[START OF FOOTNOTE 5] In 1989 and 1993, in connection with the loan and ultimate purchase of the Collection, Spain and the Foundation commissioned an investigation of title to verify that the Baron and his relevant entities had clear and marketable title to the Collection. Plaintiffs claim that the investigation was incomplete and that Spain and the Foundation ignored red flags concerning thePainting’s provenance, including, for example, that: (1) the Stephen Hahn Gallery had been affiliated with Nazi looting; (2) paintings by Pissarro were known to be the frequent subjects of Nazi looting; and (3) the back of the Painting has a “Berlin” label traceable to the Cassirer Gallery and the provenance documentation provided no explanation for that label. However, this disputed issue as to the Foundation’s alleged “bad faith” is not material or relevant to the Court’s decision on these motions. [END OF FOOTNOTE]

The Foundation’s purchase of the Collection for $338 million was entirely funded by Spain. The Painting has been on public display at the Foundation’s Museum in Madrid, Spain since the Museum’s opening on October 10, 1992, except when on public display in a 1996 exhibition outside of Spain and while on loan at the Caixa Forum in Barcelona, Spain from October 2013 to January 2014. Since the Foundation purchased the Painting in 1993, the Painting’s location and the Foundation’s “ownership” have been identified in several publications including: (1) Wivel, Mikael: Ordrupgaard. Selected Works. Copenhague, Ordrupgaard, 1993, p. 44; (2) Rosenblum, Robert: “Impressionism. The City and Modern Life”. En Impressionists in Town. [Cat. Exp.].Copenhague, Ordrupgaard, 1996, n. 17, pp. 16-17, il. 61.; (3) Llorens, Tomas; Borobia, Mar y Alarcó, Paloma: Obras Maestras. Museo Thyssen-Bornemisza. Madrid, Fundación CollectiónThyssen-Bornemisza, 2000, p. 156, il. p. 157; and (4) Perez-Jofre, T.: Grandes obras de arte. Museo Thyssen-Bornemisza. Colonia, Tascnen, 2001, p. 540, il. p. 541. Declaration of Evelio Acevedo Carrero [Docket No. 249-2] at ¶ 18.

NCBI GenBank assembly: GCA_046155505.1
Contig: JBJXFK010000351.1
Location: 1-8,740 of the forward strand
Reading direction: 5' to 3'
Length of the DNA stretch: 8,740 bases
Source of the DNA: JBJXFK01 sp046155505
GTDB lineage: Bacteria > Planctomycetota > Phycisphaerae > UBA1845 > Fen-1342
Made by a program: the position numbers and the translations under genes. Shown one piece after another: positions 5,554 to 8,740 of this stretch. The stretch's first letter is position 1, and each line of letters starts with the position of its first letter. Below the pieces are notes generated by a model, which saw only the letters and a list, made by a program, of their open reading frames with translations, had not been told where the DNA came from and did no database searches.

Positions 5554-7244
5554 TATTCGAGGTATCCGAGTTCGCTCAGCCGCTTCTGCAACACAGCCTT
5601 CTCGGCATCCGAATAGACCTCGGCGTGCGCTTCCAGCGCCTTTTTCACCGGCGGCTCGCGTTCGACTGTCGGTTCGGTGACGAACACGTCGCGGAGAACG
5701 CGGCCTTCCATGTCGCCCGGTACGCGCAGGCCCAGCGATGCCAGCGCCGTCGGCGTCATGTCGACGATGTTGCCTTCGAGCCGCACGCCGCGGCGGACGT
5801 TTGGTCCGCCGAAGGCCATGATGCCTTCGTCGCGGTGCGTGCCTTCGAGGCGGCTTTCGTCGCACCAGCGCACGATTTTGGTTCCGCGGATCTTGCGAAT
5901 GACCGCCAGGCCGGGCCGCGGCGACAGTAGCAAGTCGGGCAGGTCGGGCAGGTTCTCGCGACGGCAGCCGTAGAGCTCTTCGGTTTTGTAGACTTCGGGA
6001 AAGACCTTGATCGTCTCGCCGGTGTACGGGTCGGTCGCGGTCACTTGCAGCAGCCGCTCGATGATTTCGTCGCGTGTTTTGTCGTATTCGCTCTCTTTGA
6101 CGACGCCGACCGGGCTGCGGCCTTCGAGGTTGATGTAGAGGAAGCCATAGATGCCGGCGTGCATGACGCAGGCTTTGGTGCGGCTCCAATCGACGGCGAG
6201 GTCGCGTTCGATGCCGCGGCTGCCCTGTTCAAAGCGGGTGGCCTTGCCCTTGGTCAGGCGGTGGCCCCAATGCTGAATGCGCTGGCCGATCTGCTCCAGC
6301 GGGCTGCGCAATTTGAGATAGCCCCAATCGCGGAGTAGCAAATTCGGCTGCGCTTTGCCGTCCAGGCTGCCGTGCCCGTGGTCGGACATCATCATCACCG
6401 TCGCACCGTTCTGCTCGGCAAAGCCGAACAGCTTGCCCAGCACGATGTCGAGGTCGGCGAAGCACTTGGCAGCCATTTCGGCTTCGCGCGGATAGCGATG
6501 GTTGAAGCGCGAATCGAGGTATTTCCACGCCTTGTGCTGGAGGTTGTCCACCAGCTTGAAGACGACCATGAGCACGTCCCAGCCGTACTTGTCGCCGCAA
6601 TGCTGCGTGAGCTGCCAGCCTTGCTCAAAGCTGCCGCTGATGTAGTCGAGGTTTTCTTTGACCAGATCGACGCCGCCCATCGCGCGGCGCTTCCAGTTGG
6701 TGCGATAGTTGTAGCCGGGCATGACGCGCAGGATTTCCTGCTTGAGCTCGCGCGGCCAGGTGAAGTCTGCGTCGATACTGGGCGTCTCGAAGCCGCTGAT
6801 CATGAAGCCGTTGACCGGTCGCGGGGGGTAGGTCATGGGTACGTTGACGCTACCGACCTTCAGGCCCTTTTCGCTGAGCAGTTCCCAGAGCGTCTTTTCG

Neither Lilly nor any of her heirs attempted to locate the Painting between 1958 and late 1999, and Claude Cassirer, Lilly’s heir, did not discover that the Painting was on display at the Museum until sometime in 2000. On May 3, 2001, he filed a Petition with the Kingdom of Spain and the Foundation, seeking return of the Painting. On May 10, 2005, after his Petition to return the Painting was rejected, Claude Cassirer filed this action against the Kingdom of Spain and the Foundation, seeking the return of the Painting, or an award of damages in the event the Court isunable to order the return of the Painting. From 1980 to the time of his death on September 25, 2010, Claude Cassirer lived in California. 

After extensive motion practice, including two appeals to the Ninth Circuit, the Foundation now moves for summary judgment on the grounds that: (1) under Swiss or Spanish law, the Foundation is the owner of the Painting; (2) California Code of Civil Procedure § 338(c), as amended in 2010, violates the Foundation’s due process rights by retroactively depriving the Foundation of its vested property rights; and (3) Plaintiffs’ claims are barred by laches. Plaintiffs move for summary adjudication, seeking an order declaring that the substantive law of the State of California governs, and that the law of Spain does not govern, the merits of this dispute.